The Interview: Michelle Collins
The Interview: Michelle Collins
The actor reveals what it’s like to play the iconic Cluedo character Miss Scarlett on stage, why we should cherish local theatres, and what’s next for her
Michelle Collins is loving being back on stage. Like most actors, she has missed the buzz of hearing the reaction of the audience. And Cluedo, a spoof murder-mystery based on the board game and film, has been the perfect play for that, she says.
“It’s so great to be back doing something creative, and to see audiences really loving being back. The play appeals to everyone from eight to 88. It’s a real family show – it’s funny, it’s clever, it’s a bit of escapism, which is what we all need right now. And to hear people laughing in the audience is brilliant. Laughter is a great tonic.”
Michelle, star of EastEnders, Coronation Street and Two Thousand Acres of Sky, was attracted to the role not only because she loved the board game but also because it’s by the same director, Mike Bell, who was behind the huge hits The Play That Goes Wrong and A Comedy About A Bank Robbery.
“It’s very stylised. It’s very choreographed. Every look, every move… it’s all down to timing and fine tuning. We also play it with a kind of honesty and truth, and that makes it funnier. I think once you tell an actor they’re funny, they start embellishing it and being a bit self-indulgent and then I don’t think it becomes funny, so we played it very straight.”
“Miss Scarlett is kind of iconic to play too – the only downside is having to get really glammed up for performances!”
The role also came at the right time even though it means a long tour, Michelle says.
“My mum had been ill for quite a while and sadly died in April so while she was ill I didn’t really want to go out of London too much as I wanted to be near her. After that, I just thought, you know what, maybe it’s time to do it. When you have young children it’s also difficult [Michelle has a grown-up daughter]. So now, particularly after two years of the pandemic, it seems like the right thing to do.”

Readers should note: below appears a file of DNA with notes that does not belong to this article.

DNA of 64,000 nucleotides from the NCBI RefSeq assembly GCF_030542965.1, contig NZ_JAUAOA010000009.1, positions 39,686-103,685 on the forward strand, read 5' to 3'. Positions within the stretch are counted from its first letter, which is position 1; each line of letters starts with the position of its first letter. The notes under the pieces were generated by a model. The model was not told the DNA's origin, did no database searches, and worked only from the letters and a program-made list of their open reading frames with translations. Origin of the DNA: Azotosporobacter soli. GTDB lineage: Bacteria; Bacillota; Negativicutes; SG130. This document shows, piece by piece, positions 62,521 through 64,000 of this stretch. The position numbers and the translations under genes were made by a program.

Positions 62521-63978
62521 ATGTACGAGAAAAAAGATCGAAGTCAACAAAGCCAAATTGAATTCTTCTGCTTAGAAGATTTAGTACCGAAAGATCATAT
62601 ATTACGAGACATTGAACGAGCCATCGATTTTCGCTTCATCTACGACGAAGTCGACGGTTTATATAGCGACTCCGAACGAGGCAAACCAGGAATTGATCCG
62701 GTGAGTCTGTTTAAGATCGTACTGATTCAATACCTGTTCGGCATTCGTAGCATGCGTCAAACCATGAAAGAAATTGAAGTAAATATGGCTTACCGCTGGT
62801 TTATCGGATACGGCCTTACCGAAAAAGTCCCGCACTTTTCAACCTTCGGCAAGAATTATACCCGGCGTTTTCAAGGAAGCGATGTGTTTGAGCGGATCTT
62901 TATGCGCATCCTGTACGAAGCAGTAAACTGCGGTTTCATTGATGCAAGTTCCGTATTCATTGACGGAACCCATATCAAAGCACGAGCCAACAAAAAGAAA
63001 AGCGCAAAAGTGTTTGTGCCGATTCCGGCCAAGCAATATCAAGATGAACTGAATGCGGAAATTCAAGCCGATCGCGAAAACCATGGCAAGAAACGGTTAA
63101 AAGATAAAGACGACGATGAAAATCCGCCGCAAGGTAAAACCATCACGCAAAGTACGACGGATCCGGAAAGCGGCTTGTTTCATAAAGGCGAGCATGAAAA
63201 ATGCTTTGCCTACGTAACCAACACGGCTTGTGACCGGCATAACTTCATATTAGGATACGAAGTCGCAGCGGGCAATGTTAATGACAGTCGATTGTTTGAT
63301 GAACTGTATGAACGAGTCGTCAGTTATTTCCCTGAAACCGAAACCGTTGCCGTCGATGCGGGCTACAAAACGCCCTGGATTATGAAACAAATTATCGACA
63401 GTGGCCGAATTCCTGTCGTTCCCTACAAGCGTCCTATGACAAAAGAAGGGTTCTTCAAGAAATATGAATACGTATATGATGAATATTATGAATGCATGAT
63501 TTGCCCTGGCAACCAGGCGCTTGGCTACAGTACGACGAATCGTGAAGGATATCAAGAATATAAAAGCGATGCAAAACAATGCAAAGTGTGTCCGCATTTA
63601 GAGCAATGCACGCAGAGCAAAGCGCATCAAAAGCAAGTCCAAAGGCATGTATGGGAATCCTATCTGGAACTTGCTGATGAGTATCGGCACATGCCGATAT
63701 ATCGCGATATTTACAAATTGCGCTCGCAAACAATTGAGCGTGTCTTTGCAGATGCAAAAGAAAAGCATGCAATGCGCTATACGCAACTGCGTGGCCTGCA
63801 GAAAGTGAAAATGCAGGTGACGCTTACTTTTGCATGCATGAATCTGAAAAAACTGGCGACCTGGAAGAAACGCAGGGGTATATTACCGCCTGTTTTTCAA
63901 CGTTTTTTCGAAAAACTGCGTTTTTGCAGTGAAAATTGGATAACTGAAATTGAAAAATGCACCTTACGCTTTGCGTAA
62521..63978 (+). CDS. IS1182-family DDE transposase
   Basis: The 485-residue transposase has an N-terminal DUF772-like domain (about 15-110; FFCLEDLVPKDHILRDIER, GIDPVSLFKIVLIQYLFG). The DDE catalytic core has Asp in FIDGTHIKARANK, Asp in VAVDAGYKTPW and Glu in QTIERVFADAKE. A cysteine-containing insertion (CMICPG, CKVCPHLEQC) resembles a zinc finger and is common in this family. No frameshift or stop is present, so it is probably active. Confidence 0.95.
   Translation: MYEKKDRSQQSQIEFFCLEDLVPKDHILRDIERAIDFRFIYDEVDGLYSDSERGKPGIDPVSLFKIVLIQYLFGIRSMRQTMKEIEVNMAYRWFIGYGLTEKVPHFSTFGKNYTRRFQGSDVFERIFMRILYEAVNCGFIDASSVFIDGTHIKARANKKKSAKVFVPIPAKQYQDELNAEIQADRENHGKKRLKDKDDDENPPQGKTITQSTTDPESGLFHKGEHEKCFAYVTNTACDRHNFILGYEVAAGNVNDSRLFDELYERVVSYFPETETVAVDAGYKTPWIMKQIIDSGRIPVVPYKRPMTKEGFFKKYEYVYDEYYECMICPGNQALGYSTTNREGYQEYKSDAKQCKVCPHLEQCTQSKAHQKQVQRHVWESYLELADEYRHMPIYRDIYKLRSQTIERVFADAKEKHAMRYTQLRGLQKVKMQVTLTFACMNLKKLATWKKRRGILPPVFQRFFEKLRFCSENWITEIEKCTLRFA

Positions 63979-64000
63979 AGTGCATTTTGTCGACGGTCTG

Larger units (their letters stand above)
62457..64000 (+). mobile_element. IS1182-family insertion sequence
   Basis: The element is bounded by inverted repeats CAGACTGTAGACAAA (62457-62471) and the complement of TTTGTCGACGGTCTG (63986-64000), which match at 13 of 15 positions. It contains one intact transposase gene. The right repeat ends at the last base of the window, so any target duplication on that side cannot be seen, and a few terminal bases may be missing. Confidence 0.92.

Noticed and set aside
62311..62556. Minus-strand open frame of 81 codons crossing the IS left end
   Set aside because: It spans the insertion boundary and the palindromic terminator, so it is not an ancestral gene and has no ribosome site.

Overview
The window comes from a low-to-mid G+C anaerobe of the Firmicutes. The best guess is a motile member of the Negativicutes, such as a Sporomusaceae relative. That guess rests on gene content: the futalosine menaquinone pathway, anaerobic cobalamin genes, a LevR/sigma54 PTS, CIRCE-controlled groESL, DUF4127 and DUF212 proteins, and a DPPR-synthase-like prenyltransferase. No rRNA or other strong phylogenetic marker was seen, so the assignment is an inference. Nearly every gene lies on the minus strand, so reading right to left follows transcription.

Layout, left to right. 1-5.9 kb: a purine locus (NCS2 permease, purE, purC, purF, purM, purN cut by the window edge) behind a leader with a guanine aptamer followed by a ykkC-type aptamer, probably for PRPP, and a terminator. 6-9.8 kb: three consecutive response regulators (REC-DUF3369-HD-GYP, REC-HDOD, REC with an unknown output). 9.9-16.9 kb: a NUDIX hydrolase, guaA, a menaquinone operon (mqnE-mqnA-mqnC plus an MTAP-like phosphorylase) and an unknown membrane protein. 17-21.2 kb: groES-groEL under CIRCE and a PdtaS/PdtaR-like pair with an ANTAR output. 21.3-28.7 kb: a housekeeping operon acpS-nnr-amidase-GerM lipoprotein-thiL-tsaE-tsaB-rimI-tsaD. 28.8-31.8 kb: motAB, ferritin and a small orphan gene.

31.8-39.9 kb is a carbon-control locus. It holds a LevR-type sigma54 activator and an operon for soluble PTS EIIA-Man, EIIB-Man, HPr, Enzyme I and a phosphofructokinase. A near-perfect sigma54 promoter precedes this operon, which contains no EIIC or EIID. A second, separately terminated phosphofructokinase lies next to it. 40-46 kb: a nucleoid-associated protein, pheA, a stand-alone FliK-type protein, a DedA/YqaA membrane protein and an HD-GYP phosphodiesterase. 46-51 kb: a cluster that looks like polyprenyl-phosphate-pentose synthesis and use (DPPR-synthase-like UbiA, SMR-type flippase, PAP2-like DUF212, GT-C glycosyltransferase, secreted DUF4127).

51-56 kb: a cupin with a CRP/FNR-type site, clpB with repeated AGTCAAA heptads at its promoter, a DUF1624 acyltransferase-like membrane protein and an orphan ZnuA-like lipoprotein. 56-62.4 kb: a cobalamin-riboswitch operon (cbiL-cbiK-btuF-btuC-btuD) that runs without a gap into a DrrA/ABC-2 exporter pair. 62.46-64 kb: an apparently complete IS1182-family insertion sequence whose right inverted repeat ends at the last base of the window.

Not only for her but for audiences too, she says, with local theatres playing a vital role in their communities.
“It’s so important to support the arts. We need creativity in our lives for our mental health and there is nothing like the shared experience of live theatre. People are so appreciative that these spaces are still open. And they don’t just put on plays – they are also often the hub of the community with the various groups they run as well.”
Michelle is very much looking forward to coming to Richmond Theatre and the New Victoria in Woking. She knows Richmond well. “My partner is in the fashion business and actually used to have a clothes shop in Richmond [which his partner still runs], and he has family there so we go a lot.”
“I’ve also played Richmond Theatre before and it’s a really gorgeous venue. It’s a bit of a nightmare driving from where I live in North London, but I’ll deal with that. I’ve also got a lot of friends who are coming to see me in Richmond.”
“I love coming to Woking too. I recently saw Adam Woodyatt there in Looking Good Dead.”
“Woking and Richmond are great for me as I can commute to them, and still be able to walk my dogs in the morning before work!”
Next up for Michelle, who has her own production company, is a couple of independent British films she has coming out soon. She would also like to do some more commissions for TV, and also revive her one-woman show, which was curtailed due to the pandemic.
When she’s not working, Michelle’s ideal day off is walking her dogs, meeting friends for a coffee or doing a hot yoga class. “I enjoy spending time with family, my partner and my friends. The pandemic and the lockdowns really made you appreciate how you need to make more time to spend with loved ones. It is so important. You know, I’m generally a positive person anyway, but it’s made me more so, and to really take life day by day.”
New Victoria Theatre 21 to 26 February
Richmond Theatre 7 to 12 March
And touring until July